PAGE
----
This column will be published the day our year-end numbers are made public. Word on the street (and the Street) is that we should beat expectations. If true, that would be a very good thing. This isn’t inside information; it’s been opined and published in several national media outlets, and in any event, I am not on the side of the house that has access to that information. I get the comuniques at the same time as everyone else. Luckily, I’ve been here in times of growth. That said, I have colleagues across town experiencing a very different situation.
The downfall of Eastman Kodak can be attributed to many things, and the failure to exploit its own invention of digital photography is chief among them. However, this isn’t a piece pointing the finger of vision opacity just at Kodak. The statement above this column is attributed to Steve Jobs after he viewed a mock-up graphic user interface (“GUI”) invented in Rochester, New York. The company that invented the prototype failed to capitalize on the invention, and the story goes that Jobs stole/borrowed/utilized the idea. We all know where that led. That same company also invented the computer mouse, and again didn’t capitalize on the invention. Stories like these are legend in the field of technological advancement.
What is it that causes companies, which are often on the cutting edge of technology, to miss opportunities that, in hindsight, seem so obvious?
There isn’t room in this column to debate the intricacies of R&D philosophy and why or how some companies succeed or fail because of decisions to push forward one technology over another. But the topic raises a question for in-house attorneys, who (if not patent lawyers) are generally far removed from the research and development side of the house: how does one trust a company to exploit what it may not know it has? And if you’re considering joining a firm that has historically met success in one area and seemingly blown it in others, what would push you to take the leap of faith that the company will continue down the path of success? This should be part of the analysis that goes in to joining a company –- if you’re fortunate enough to be looking for work without the drumbeat of desperation.
For me, the choice was swayed by the longevity not only of the company, but also of the people. Attorneys actually retire from here. They stay long enough that this becomes their home. And this company is not only the leading player in its market niche, but it invented the niche. To be sure, there were missteps along the way that could have taken the company to even higher levels of success, but there is comfort in knowing that I work for a company that has been around long enough to become a household name. Also, recent acquisitions have transformed the company into one with 140,000 employees worldwide. Leadership’s vision seems to be in line with maintaining a growth curve in difficult waters, and that gives some level of comfort to those of us in the trenches.
As I’ve said in this space before, the longevity of attorneys here also has a downside: the lack of upward mobility. But the experience I’ve gained is invaluable. I am a much better lawyer than I was before going in-house, because I’ve been able to take my time and find my way. I have done so without the immediate pressures that those brave souls who join a small department, or even create a department, must feel. Do I feel pressure when the market swoops and rumors of layoffs in the industry abound? Absolutely. But I take solace from more experienced colleagues who have been in similar situations in the past, and I have learned to accept that there may come a day when layoffs become a necessity in my department.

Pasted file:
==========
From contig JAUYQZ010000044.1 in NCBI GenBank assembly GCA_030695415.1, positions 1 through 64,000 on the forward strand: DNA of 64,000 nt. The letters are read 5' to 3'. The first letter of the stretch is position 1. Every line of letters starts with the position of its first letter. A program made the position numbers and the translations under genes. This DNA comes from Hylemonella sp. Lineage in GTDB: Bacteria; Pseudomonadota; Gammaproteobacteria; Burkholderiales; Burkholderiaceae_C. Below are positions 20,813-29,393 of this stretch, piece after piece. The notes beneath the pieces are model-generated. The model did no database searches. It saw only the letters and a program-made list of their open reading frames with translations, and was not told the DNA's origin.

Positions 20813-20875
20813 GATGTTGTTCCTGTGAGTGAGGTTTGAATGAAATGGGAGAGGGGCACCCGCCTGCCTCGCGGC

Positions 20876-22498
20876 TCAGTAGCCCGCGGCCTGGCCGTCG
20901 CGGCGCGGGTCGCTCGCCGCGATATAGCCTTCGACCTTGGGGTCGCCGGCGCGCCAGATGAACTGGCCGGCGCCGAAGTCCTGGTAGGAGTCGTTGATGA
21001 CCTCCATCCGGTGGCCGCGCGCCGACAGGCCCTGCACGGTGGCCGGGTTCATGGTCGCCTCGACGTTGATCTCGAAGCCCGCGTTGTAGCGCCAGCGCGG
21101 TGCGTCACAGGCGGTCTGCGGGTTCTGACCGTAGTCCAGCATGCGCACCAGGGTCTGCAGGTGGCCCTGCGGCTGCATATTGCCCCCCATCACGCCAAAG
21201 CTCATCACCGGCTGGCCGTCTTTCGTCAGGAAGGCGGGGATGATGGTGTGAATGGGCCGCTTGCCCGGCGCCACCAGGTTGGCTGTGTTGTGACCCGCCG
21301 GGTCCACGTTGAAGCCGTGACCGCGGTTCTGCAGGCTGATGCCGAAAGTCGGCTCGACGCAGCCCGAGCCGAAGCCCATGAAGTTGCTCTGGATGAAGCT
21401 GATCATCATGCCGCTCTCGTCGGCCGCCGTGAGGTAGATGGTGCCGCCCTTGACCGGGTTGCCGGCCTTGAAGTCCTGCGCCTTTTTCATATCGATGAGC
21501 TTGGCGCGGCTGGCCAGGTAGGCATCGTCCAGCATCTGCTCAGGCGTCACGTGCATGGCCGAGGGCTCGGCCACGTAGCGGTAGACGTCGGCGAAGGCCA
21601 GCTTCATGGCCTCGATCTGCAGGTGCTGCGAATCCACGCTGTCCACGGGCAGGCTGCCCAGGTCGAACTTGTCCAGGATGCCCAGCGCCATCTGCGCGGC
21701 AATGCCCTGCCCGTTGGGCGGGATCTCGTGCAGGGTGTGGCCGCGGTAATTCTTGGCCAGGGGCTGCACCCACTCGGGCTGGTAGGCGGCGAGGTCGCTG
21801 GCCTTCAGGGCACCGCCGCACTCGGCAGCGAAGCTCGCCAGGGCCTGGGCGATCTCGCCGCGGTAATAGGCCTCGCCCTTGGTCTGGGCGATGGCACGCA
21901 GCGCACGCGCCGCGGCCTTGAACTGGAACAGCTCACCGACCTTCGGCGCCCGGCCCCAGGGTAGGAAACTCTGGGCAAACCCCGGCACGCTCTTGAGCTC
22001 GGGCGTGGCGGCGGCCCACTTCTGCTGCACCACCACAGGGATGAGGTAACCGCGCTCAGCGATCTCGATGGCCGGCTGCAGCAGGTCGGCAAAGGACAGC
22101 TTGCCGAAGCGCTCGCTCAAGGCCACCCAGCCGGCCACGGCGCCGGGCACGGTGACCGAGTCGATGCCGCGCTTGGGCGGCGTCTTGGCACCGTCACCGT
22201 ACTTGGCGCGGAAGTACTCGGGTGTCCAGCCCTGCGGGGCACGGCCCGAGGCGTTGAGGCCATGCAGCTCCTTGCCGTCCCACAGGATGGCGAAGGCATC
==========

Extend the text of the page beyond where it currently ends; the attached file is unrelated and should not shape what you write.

Deciding to join a company is as much a leap of faith as it is a measure of your ability to decipher trends, research history, and perform due diligence. Before taking a position, the amount of due diligence performed on a potential employer can translate into the amount of comfort one has day-to-day going forward. Of course, this can be almost impossible if you’re considering a privately held company, on which little may be gleaned beyond information the company itself wishes to publish.
I have faith (and any number of financial filings and publications as well as internal documents) that allows me to discern what direction the company is headed, or is attempting to head, and either stay on for the ride or jump off. The first law firm for which I worked had a 150-plus year legacy in Biglaw, and now –- it’s just gone. It disintegrated like so much dust where its cash reserves should have been. Kodak too, has such a legacy, and it appears that its run as a technology leader may be complete. In the late ’70s when it invented digital photography, the company didn’t know what it had. Or Kodak did indeed know, and wanted to keep it hidden from the market to avoid impinging on its then core-product, film. The answer isn’t known at this time. But for tens of thousands of former Kodak workers, their faith in a company led many to invest lives, time and money in the proverbial primrose path.
Perhaps corporations should not be “people.” We want to believe in people, yet, people inevitably let us down. A corporation, as a creation of the legal world, perhaps ought better remain a fiction. In any event, if you’re considering a jump to in-house work, do your homework as best you can. If you are able to glean enough information, you may not know all that the company has, but you should be able to tip the scales from total leap of faith to informed leap of faith.
After two federal clerkships and several years as a litigator in law firms, David Mowry is happily ensconced as an in-house lawyer at a major technology company. He specializes in commercial leasing transactions, only sometimes misses litigation, and never regrets leaving firm life. You can reach him by email at email@example.com.